Music Education, an Introduction (MUED-100-Ef), Music Education

This course is for music education majors only. This introductory course to music education will address the social, historical, and philosophical foundations of the discipline. An overview and exploration of methods and approaches to teaching and learning in early childhood, elementary and secondary general music, choral, string, and instrumental music settings will be included. The topics of diversity, lifelong learning, alternative contexts for the teaching and learning of music, world musics, and teaching exceptional learners in music will be introduced. Students will begin to develop a personal philosophy of music education.

 

Salamander Science, Biology in Practice (BIOL-101-2Fh), Professor Stan Sessions, Biology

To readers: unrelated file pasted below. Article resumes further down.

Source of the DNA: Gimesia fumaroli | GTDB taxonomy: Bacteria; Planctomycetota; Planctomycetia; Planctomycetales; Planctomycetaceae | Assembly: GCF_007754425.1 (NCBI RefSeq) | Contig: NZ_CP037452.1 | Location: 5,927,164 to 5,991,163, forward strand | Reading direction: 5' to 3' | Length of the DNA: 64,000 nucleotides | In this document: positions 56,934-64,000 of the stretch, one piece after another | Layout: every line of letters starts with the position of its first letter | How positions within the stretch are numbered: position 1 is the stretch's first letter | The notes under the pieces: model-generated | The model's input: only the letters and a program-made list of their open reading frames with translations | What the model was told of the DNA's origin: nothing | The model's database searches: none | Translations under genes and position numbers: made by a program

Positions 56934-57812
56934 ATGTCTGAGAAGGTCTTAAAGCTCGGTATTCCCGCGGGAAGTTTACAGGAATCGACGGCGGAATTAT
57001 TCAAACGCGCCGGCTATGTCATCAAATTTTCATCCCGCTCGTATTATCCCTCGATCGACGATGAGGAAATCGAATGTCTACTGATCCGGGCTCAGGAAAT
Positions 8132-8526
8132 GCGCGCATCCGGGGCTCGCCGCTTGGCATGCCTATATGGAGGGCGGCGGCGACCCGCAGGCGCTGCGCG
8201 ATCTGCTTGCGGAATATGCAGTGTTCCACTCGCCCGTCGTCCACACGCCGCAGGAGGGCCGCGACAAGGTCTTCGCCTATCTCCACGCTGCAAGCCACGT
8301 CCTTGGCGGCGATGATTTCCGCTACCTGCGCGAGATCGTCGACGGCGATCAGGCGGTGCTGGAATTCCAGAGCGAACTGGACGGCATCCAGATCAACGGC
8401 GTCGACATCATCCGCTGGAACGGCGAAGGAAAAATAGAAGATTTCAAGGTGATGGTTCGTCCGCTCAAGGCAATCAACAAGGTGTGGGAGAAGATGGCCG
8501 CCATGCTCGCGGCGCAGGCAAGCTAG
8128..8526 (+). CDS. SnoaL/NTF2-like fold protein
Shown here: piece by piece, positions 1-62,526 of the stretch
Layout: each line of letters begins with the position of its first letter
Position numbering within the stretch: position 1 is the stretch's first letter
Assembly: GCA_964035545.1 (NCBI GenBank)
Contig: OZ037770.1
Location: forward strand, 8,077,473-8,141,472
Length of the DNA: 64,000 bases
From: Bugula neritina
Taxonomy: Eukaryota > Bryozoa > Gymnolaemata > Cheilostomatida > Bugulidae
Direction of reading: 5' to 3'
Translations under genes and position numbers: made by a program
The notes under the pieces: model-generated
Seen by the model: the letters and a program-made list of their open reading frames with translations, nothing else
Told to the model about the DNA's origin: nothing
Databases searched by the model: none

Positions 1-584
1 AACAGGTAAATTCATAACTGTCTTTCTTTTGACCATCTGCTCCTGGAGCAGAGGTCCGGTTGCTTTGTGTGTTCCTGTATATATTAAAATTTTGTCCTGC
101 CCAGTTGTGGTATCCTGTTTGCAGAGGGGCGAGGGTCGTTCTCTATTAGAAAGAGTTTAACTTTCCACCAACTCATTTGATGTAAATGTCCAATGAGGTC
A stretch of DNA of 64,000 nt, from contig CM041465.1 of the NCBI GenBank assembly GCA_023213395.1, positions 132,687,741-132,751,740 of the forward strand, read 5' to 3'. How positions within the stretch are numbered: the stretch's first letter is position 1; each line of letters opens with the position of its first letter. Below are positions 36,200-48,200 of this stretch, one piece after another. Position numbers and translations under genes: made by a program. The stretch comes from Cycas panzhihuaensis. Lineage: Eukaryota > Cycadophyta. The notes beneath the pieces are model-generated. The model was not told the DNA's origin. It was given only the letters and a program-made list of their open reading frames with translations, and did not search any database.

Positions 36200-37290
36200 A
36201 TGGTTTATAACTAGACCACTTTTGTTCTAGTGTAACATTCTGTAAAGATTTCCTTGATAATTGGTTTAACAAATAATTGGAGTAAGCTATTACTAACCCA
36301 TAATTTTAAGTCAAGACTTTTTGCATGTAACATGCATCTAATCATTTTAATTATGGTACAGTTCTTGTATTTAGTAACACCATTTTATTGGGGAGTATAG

The ability to regenerate lost body parts, such as legs, tails, and even hearts and brains, sets salamanders apart from all other vertebrate animals and explains why they are of great interest in biomedical research such as regenerative medicine. Salamanders also are outstanding in having far more DNA in their genomes than other animals, including humans, making them model organisms for understanding the structure and function of our genomes. One of the goals of this course will be to become familiar with all of the kinds of living salamanders, how to tell them apart from each other, how they are related to each other, where they are found, how they live (their ecology), their physiology, their anatomy, and behavior, and how they regenerate. We will especially focus on those species of salamanders that are found near Hartwick College—the class features field trips to various localities where we are likely to find salamanders, including Hartwick’s Pine Lake Environmental Campus. This course will help you gain a good understanding of what biology is all about, and successful completion of this course will also fulfill a Biology Laboratory credit.